Turkey and Syria fired artillery and mortars across their volatile border for a fifth consecutive day on Sunday, in one of the most serious and prolonged flare-ups of violence along the frontier.
The exchange of fire stoked fears that Syria's civil war will escalate into a regional conflagration drawing in NATO member Turkey, once an ally of President Bashar Assad but now a key supporter of the rebels fighting to topple him.
Turkish Foreign Minister Ahmet Davutoglu had warned on Saturday that Ankara would respond forcefully to each errant Syrian shell that lands on Turkish soil.
Ankara's warning was coupled by an apparent diplomatic push by the Turkish leadership to promote Syrian Vice President Farouk al-Sharaa as a possible figure to head a transitional administration to end the conflict in the country.
In an interview with Turkish state television TRT Saturday, Davutoglu said that al-Sharaa was a figure "whose hands are not contaminated in blood" and therefore acceptable to Syrian opposition groups.
It was not clear whether the Turkish stance was coordinated with other allies, but the candid remarks by Davutoglu suggested some consensus might be emerging over a future role for him.
Al-Sharaa, 73, a close associate and longtime loyalist to the Assad family, has been a controversial figure since the start of the uprising.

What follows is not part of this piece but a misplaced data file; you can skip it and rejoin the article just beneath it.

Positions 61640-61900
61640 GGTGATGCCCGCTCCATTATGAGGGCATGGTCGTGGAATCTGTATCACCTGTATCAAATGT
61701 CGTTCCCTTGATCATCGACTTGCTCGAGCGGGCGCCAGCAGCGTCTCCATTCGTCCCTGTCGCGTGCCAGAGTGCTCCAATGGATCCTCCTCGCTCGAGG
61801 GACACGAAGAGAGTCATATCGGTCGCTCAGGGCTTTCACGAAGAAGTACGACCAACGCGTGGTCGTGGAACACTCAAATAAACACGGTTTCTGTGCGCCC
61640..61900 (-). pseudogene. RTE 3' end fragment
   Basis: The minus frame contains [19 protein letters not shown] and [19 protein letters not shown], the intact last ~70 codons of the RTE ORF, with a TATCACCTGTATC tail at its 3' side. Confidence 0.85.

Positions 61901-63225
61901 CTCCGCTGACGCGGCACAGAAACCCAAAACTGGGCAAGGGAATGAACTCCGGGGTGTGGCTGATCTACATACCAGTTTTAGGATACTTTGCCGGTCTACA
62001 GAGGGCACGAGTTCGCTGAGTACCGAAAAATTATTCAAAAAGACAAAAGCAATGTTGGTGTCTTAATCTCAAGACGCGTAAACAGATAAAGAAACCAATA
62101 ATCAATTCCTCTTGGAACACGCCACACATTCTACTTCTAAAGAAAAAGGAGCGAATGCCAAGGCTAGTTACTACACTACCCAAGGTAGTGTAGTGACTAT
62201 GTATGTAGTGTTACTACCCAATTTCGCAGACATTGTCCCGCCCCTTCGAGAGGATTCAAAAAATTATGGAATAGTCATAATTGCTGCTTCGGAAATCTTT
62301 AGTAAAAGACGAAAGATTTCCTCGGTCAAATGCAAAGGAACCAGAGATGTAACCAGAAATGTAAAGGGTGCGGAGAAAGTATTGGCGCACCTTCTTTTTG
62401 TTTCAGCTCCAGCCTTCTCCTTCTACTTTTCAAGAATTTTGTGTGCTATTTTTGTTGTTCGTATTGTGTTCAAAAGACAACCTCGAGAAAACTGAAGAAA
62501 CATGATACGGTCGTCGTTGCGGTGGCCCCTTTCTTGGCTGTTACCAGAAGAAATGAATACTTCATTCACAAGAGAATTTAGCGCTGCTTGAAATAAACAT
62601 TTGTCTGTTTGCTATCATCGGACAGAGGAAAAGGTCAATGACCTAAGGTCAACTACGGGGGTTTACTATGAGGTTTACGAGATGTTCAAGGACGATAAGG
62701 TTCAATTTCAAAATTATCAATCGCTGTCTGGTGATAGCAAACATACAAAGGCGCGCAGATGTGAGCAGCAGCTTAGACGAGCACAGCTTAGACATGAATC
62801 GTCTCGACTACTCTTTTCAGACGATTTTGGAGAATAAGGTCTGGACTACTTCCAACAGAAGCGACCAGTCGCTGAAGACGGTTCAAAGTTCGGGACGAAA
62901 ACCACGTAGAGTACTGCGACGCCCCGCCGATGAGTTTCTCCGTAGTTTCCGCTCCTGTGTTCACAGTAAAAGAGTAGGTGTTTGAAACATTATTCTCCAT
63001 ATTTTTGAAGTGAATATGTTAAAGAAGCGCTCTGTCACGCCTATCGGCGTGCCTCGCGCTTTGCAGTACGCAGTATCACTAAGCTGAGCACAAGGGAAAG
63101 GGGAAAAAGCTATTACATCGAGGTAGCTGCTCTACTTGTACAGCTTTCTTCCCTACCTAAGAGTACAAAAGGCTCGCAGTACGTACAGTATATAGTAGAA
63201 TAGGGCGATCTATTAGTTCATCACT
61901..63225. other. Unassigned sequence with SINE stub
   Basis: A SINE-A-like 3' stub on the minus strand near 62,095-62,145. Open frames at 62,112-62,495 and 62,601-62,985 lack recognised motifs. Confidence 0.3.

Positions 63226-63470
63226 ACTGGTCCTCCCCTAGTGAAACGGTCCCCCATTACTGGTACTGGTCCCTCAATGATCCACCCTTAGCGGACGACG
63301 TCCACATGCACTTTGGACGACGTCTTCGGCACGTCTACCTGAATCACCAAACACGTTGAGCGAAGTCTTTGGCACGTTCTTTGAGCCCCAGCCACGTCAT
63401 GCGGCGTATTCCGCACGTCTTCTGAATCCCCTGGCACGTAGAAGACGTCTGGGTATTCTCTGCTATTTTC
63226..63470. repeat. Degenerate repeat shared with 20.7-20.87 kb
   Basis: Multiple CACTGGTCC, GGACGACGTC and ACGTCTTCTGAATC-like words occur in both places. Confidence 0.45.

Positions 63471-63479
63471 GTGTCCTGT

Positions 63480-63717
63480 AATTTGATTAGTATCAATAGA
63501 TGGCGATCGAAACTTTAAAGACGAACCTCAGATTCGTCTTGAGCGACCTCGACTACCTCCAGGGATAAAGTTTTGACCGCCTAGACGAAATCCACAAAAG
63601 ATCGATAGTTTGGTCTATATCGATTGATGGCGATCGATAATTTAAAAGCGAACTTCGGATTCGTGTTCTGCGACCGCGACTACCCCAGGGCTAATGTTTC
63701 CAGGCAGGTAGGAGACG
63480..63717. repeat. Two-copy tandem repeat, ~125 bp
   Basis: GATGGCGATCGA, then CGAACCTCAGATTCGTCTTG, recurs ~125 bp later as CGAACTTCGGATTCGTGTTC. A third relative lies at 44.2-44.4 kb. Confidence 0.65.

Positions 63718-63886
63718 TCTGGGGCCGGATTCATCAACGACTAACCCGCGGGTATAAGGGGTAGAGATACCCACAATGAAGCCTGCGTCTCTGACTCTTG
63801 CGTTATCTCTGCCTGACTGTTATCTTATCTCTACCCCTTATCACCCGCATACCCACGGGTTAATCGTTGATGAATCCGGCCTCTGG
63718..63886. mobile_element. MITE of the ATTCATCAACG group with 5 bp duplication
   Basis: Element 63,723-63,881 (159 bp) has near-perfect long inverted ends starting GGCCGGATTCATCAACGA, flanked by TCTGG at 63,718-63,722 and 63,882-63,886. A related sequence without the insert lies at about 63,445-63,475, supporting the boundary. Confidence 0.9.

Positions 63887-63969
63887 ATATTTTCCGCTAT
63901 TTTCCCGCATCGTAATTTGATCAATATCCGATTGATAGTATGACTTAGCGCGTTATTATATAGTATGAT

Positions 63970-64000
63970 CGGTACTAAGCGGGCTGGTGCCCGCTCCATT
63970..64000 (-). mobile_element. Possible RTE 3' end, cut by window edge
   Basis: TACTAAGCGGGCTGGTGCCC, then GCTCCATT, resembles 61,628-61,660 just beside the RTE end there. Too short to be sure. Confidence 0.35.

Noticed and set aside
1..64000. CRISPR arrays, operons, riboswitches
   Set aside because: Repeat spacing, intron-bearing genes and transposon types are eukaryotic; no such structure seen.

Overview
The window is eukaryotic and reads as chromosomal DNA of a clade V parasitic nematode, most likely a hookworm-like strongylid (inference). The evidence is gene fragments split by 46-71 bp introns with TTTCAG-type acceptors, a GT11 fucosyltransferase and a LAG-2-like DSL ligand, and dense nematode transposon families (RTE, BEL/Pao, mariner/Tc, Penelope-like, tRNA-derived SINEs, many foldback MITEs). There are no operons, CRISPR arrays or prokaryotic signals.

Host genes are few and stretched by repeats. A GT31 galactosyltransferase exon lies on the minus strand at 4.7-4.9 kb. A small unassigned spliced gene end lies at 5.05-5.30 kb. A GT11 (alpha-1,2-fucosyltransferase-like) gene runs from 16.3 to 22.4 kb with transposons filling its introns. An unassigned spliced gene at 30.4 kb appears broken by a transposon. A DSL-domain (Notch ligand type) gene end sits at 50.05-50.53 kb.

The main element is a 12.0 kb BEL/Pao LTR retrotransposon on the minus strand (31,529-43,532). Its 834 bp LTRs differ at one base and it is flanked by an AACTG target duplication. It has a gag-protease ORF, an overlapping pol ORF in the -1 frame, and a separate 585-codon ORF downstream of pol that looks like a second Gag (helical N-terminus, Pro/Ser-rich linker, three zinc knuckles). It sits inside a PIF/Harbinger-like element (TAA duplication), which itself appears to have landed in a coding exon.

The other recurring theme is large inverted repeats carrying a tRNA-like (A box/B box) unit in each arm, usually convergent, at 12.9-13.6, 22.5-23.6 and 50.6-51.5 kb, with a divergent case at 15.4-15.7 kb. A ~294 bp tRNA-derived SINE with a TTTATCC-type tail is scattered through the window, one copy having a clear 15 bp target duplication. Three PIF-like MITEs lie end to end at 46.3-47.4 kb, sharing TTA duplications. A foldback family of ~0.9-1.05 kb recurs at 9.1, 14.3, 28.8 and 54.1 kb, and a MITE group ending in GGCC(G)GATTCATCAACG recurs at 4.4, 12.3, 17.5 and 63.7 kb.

He appeared in public in late August for the first time in weeks, ending repeated rumors that he had defected. The regime has suffered a string of prominent defections in recent months, though Assad's inner circle and military have largely kept their cohesive stance behind him.
Early on in the uprising, the Syrian president delegated to al-Sharaa, a skilled diplomat, responsibility for holding a dialogue with the opposition. A Sunni from the southern town of Daraa, birthplace of the Syrian uprising, al-Sharaa's silence since the start of the uprising made him a prime candidate for rumors that he broke with the regime.
"No one knows the system better than Farouk al-Sharaa," said Davutoglu, adding that al-Sharaa has not been involved in the violence and massacres in Syria.
The Syrian opposition is deeply fragmented, and various factions would likely disagree on whether they would accept him to lead a transitional government.
Meanwhile, there was little sign that the exchange of fire near the border, although still at a fairly low level, was ebbing. It began five days ago when a Syrian shell killed five civilians in a Turkish border town. Turkey's parliament subsequently approved a bill that would allow cross border military operations there.
Damascus offered a rare apology, but shells and mortar rounds continue to fly into Turkish territory.
On Sunday, an Associated Press journalist witnessed a round landing some 200 meters (yards) inside Turkey, near the border town of Akcakale. A short time later, eight artillery shells could be heard fired from Turkey.
In the Turkish town of Akcakale, mayor Abdulhakim Ayhan said shrapnel from the Syrian mortar round caused some damage to a grain depot, but no one was hurt. He confirmed that Turkish artillery immediately returned fire.
The Anadolu Agency reported that Assad's forces have been shelling the town of Tal Abyad, just across from Akcakale, which is controlled by Syrian rebels.